(Disclaimer: I was paid to help with the ride and I stayed for free at the hotel. On the other hand I was not asked or required to post anything about my experiences with the ride or hotel.)
As I posted earlier I'd been asked to help run a fun ride to help publicize the opening of a new hotel in Norwalk, the EVEN Hotel. Since the hotel sat in an area I knew pretty well, since I enjoy working with riders of all abilities, and since I felt it a personal challenge to do a good job, I thought it'd be a good fit.
One of the benefits was that I could stay at the hotel the night before the ride. I totally forgot to take pictures of the very futuristic lobby area so those will have to wait until I visit the hotel again, but the rooms were very nice for a $120-130/night room. I stayed in a more expensive sister hotel, by chance, before the White Plains Crit, and I thought the EVEN Hotel was a better value.
Unfortunately, because of the hustle and bustle before an event, even a short one, I was up until 2 AM working - riding part of the course with some of the folks, marking the course, then making more arrows and driving the whole course again (and putting arrows in whatever places necessary). This means I never turned on the TV, I didn't get to explore the room, and so I could only go by face value - what I saw was what I got.
TV, modern plugs, and efficient use of space.
You can see my laptop at the bottom of the picture above. I eventually had a laminator and a printer going as well. What I didn't realize is that I could have fit virtually all of it on the fold-down desk that has the words "uber-efficiency" on it. The laminator would have needed to go on the shelf where the orange water bottle sits but still, it would have worked out.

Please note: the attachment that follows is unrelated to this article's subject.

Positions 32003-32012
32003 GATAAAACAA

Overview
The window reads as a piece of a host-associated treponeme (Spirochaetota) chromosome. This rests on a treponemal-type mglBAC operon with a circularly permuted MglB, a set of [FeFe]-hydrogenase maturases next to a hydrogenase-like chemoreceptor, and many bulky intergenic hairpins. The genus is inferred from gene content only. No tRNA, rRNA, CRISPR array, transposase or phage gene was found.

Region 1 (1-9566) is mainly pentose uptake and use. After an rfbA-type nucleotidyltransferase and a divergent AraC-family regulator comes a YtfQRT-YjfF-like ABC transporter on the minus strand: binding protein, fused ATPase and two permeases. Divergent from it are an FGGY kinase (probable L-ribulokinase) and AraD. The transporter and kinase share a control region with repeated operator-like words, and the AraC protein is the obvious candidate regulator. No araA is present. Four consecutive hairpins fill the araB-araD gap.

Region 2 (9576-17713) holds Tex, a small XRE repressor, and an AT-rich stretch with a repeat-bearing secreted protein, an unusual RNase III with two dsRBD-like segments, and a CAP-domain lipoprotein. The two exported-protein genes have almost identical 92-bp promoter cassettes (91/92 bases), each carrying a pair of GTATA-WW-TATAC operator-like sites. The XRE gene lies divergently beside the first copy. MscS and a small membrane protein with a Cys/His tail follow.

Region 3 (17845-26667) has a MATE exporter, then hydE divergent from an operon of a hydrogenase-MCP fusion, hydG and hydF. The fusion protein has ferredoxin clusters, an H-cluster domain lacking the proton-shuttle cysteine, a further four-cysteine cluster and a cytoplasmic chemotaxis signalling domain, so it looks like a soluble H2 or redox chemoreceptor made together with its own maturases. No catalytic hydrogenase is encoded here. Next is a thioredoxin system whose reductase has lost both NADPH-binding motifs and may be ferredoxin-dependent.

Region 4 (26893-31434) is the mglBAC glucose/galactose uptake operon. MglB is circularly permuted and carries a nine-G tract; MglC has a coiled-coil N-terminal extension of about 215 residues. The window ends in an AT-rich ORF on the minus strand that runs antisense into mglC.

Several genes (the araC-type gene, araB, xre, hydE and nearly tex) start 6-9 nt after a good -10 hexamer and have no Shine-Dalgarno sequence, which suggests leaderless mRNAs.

I didn't open the desk until just before I left.
Shucks. I could have used that space. It's a standing desk also, meant for use while standing, not while sitting. Awesome. I might have even turned on the TV had I been working at standing level.
Yoga mat, foam roller, some other stuff, plus wipes.
I didn't touch any of the stuff above. The floor looks like bamboo but I don't know what it is. For all I know it might be rubberized tile or something.
The door to the bathroom. Or the tracks for the top of it anyway.
I loved the rolling wall door thing.
The "backlit" mirror is cool, I really dug the indirect light.
The indirect light actually let me see my face without blinding me. I want at least one for the house.
EO stuff in the shower.
EO is one of the brands in the hotel that is a stand alone brand. They provided all the soaps and fragrance type stuff.
We need to redo our 20-ish year old shower and bathtub in the house. This looks nice and sweet.
The sink was functionally nice.
I thought Junior would love to play with the water coming out of the faucet.